Published on Mar 22, 2010
Out on the boat, few things are more rewarding than popping the top on your favorite canned beverage and taking a long swig to cool your parched throat. The trick is, how do you keep refreshments and food cold on a hot summer’s day?
There are several ways to keep food cold. A big, insulated cooler packed with ice is a good choice for day trips. Coolers are portable, keep ice frozen for a long time and they’re inexpensive. The top of the cooler can double as an extra seat, too.
The downside is that the ice is usually melted by the end of the day—but by then, you’re probably heading back to the dock anyway.
Think of an icebox as a well-insulated, built in cooler. A big block of ice in the top of the icebox does a surprisingly good job at maintaining reasonably cool temperatures—and the block of ice can last a few days, depending on the air temperature and how many times you open the door (letting the cold air escape).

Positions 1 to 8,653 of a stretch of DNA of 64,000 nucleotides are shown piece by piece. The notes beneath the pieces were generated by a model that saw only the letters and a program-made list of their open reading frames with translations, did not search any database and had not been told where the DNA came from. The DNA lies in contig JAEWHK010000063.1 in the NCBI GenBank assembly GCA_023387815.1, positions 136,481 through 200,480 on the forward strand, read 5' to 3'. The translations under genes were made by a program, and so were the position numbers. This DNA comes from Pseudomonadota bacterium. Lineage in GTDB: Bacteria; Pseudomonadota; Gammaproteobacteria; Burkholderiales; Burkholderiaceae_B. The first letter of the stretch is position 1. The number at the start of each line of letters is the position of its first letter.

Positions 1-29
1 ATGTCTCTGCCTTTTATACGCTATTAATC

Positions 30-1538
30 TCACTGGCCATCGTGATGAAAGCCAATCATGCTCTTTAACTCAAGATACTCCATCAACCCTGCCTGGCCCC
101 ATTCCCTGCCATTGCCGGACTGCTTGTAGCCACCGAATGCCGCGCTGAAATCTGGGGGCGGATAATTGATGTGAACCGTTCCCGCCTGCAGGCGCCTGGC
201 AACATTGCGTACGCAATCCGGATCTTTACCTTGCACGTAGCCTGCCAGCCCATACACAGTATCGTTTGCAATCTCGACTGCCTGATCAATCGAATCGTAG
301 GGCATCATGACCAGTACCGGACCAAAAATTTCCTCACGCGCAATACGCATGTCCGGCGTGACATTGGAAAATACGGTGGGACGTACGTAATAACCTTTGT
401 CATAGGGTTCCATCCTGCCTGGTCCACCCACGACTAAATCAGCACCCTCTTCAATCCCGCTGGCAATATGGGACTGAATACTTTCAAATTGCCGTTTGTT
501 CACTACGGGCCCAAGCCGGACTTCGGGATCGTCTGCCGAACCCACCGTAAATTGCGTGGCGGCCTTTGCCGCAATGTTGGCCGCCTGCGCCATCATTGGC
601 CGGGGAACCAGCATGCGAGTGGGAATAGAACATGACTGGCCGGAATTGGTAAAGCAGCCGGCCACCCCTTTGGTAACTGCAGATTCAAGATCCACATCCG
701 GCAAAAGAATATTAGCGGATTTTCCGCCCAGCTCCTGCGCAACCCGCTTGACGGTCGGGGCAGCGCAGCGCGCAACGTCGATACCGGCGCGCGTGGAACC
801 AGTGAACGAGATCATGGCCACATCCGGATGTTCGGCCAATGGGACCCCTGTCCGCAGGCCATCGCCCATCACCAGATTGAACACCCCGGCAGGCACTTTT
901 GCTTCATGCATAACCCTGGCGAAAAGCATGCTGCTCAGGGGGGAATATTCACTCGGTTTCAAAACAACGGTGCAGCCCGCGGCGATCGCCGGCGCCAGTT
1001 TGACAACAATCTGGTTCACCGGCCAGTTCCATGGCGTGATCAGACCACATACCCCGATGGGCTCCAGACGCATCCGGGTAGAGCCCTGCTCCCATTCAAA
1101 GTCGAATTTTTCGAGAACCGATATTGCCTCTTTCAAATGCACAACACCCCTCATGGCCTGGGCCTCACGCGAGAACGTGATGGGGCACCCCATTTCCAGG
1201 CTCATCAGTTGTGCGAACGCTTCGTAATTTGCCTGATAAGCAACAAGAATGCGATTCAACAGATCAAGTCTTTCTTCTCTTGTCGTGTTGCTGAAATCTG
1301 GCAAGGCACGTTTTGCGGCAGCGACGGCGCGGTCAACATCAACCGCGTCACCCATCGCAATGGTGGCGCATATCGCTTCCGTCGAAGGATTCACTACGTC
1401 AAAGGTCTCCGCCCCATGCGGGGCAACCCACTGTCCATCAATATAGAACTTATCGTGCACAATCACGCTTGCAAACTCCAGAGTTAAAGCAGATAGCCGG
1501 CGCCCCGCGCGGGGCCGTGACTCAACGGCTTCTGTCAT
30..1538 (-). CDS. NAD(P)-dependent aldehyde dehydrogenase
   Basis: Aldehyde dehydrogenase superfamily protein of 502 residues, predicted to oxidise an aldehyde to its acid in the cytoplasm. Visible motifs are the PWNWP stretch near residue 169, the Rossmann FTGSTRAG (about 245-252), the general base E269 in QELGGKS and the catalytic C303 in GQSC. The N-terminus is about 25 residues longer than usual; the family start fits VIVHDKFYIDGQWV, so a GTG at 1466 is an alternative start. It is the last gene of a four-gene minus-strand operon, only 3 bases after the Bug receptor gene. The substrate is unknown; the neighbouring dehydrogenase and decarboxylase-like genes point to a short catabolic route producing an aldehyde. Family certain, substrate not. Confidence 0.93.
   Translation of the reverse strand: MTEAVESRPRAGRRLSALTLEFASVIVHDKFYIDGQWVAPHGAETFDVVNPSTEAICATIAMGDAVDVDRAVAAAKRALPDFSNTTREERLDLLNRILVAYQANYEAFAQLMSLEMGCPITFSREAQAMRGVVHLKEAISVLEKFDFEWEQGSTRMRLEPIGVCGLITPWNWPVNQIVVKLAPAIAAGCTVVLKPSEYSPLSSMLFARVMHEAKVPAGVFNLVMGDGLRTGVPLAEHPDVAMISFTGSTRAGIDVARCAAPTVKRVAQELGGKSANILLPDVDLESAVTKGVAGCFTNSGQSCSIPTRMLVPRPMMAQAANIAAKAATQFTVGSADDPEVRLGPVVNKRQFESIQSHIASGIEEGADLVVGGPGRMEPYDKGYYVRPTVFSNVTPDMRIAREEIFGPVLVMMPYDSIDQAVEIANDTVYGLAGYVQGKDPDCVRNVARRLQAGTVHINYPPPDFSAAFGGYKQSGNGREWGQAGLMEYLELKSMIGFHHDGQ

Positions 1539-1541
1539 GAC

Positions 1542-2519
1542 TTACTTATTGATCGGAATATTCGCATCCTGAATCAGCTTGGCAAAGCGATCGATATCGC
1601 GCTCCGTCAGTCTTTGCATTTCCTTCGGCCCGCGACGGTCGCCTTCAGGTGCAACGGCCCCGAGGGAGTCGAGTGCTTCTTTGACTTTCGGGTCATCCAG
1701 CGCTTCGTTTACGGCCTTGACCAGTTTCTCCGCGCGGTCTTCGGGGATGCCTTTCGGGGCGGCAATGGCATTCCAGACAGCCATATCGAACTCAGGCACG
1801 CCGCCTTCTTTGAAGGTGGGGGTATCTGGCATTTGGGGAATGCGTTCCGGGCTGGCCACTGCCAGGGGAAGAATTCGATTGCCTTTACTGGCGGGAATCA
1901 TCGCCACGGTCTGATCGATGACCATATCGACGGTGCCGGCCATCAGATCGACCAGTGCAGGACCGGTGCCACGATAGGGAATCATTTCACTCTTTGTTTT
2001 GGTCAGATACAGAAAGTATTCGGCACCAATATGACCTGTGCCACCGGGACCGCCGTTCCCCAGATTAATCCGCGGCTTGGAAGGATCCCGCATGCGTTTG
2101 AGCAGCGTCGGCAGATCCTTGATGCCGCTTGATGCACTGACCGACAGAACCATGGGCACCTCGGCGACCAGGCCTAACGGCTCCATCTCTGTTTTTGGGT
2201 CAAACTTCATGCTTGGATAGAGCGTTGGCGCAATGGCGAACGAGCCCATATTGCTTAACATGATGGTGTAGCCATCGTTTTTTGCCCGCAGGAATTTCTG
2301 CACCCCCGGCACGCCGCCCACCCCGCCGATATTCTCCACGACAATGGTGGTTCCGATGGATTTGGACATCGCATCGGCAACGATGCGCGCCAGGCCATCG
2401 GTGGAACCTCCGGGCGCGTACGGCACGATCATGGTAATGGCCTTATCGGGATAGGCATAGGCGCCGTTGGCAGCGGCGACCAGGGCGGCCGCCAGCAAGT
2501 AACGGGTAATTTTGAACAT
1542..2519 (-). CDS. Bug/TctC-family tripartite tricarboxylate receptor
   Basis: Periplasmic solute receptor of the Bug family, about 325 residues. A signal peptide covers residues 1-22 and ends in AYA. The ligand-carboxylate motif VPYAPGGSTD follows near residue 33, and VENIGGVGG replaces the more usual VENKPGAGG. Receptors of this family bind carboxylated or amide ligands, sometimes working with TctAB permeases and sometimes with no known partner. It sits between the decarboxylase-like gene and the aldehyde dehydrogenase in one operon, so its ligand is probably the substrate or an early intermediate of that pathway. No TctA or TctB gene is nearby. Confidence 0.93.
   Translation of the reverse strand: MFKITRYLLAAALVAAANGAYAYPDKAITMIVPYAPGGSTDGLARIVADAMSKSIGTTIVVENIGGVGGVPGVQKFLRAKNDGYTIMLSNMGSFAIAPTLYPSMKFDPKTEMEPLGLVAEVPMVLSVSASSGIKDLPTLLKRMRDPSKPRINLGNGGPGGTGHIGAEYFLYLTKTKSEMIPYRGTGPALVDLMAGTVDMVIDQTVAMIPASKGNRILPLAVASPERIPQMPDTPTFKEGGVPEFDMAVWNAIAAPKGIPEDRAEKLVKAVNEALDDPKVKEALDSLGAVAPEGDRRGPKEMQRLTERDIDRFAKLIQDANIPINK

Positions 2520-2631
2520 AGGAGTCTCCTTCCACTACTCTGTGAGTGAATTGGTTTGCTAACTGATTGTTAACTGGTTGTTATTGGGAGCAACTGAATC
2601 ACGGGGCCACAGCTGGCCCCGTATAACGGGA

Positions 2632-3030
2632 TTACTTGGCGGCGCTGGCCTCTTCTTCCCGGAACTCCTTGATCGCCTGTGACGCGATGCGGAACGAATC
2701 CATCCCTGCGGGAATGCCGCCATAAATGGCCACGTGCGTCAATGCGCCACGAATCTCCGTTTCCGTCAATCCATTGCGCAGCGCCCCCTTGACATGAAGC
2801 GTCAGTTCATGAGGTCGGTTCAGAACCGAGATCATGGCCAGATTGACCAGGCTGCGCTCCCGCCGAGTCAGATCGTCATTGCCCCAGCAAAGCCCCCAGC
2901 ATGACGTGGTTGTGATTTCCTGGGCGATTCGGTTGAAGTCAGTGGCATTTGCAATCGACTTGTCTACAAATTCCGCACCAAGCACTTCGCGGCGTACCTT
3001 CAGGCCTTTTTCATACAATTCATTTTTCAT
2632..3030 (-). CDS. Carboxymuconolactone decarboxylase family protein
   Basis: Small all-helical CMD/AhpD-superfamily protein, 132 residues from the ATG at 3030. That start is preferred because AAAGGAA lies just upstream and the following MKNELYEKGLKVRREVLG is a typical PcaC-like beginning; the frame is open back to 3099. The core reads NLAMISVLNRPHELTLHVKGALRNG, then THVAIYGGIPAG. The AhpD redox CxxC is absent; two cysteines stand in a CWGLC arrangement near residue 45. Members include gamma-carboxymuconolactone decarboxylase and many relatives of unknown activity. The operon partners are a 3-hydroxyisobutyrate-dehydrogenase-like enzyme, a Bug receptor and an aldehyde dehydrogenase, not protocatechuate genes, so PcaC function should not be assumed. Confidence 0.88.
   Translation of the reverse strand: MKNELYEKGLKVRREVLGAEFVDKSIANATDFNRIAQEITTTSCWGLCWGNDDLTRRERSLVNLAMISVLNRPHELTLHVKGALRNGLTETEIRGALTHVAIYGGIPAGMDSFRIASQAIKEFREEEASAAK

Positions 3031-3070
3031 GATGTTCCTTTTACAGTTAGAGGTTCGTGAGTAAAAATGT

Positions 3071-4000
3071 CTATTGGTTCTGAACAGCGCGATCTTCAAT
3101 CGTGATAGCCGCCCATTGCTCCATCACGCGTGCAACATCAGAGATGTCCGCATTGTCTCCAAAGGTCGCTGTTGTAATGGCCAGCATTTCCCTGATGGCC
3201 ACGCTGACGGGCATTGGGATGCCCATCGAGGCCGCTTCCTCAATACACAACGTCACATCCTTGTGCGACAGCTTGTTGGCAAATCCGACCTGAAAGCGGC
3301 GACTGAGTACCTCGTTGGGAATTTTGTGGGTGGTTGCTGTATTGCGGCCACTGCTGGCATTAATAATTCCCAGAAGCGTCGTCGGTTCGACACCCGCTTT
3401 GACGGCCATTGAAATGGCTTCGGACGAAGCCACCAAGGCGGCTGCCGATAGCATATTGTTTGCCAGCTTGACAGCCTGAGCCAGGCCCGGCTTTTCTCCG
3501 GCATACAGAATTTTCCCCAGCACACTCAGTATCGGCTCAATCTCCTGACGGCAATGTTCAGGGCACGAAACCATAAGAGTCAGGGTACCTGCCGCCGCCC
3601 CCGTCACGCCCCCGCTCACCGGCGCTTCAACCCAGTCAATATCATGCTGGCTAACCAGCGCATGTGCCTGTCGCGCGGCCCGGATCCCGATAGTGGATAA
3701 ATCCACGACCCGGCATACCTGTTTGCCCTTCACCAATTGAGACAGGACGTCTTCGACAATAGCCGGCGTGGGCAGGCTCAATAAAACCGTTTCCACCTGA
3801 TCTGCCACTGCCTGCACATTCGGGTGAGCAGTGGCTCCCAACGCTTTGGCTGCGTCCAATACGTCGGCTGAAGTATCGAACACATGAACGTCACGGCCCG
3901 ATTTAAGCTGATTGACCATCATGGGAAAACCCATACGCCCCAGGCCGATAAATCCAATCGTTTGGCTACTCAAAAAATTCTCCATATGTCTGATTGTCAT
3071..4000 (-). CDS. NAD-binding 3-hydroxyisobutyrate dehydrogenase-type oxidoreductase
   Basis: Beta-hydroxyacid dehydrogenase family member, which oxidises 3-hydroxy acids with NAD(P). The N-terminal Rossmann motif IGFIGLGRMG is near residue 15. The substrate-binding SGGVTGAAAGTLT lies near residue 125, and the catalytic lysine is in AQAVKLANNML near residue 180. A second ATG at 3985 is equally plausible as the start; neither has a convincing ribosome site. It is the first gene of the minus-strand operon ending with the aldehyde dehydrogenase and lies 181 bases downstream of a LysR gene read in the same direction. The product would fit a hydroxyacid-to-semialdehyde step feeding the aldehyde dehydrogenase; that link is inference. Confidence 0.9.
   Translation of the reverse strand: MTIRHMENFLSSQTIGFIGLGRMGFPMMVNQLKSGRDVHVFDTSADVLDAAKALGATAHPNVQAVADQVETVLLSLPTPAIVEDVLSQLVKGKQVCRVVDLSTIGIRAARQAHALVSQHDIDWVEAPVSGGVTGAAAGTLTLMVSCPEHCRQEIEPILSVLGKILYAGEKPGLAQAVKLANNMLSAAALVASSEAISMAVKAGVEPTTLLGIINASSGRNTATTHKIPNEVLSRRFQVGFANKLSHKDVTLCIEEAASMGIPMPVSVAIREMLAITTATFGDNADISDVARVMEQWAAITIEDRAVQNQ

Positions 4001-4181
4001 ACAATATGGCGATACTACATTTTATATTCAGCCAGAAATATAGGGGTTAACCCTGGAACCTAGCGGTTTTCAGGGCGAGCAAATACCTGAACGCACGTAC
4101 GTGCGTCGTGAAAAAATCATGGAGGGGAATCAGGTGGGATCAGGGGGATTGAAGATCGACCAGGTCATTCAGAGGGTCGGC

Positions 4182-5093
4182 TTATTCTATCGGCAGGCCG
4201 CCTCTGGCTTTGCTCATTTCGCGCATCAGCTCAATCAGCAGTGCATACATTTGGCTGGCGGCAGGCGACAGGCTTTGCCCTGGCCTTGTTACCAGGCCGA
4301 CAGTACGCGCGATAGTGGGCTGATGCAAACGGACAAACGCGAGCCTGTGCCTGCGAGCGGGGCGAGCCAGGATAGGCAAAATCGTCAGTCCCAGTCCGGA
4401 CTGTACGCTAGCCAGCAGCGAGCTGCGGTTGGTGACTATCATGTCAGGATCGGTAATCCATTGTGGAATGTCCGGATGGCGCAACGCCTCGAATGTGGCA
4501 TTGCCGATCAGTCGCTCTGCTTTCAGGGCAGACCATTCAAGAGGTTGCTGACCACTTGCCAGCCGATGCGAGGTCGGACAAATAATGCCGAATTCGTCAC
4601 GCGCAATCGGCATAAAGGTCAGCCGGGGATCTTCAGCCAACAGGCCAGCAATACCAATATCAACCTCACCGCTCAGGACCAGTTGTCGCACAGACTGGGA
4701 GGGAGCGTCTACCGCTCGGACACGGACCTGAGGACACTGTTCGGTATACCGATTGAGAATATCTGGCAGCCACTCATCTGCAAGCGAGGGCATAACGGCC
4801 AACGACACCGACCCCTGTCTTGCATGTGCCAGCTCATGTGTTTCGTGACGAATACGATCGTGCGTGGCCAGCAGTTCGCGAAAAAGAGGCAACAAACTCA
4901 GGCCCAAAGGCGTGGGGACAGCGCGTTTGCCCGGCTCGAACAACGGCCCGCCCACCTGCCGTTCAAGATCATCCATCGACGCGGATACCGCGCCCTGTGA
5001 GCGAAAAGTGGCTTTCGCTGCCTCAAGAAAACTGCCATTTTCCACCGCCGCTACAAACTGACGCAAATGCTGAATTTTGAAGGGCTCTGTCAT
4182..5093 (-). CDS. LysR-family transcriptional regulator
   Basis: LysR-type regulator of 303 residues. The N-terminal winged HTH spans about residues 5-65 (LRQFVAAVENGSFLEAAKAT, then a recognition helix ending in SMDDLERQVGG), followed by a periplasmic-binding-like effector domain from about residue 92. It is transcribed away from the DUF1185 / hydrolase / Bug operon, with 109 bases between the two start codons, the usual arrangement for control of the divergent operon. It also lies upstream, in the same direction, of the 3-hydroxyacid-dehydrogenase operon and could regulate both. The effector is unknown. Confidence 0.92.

Since an icebox uses no electricity, it doesn’t have any electrical components to fail, and draws no current at all from your boat’s batteries.
How about a refrigerator for your boat? Granted, a boat’s fridge is small, about the size of a mini-bar or dorm room refrigerator, but it’ll keep sandwiches, salads, and refreshments pretty cold. Refrigerator/freezer units can also make a couple of trays of ice cubes throughout the day, which is fine for just a couple of crewmembers.
Refrigerators are electrical appliances, and that electrical power has to come from somewhere, usually your boat’s batteries or a generator. Some marine refrigerators run off the batteries while you’re underway, and use 110-volt current when the boat’s docked and plugged into shore power.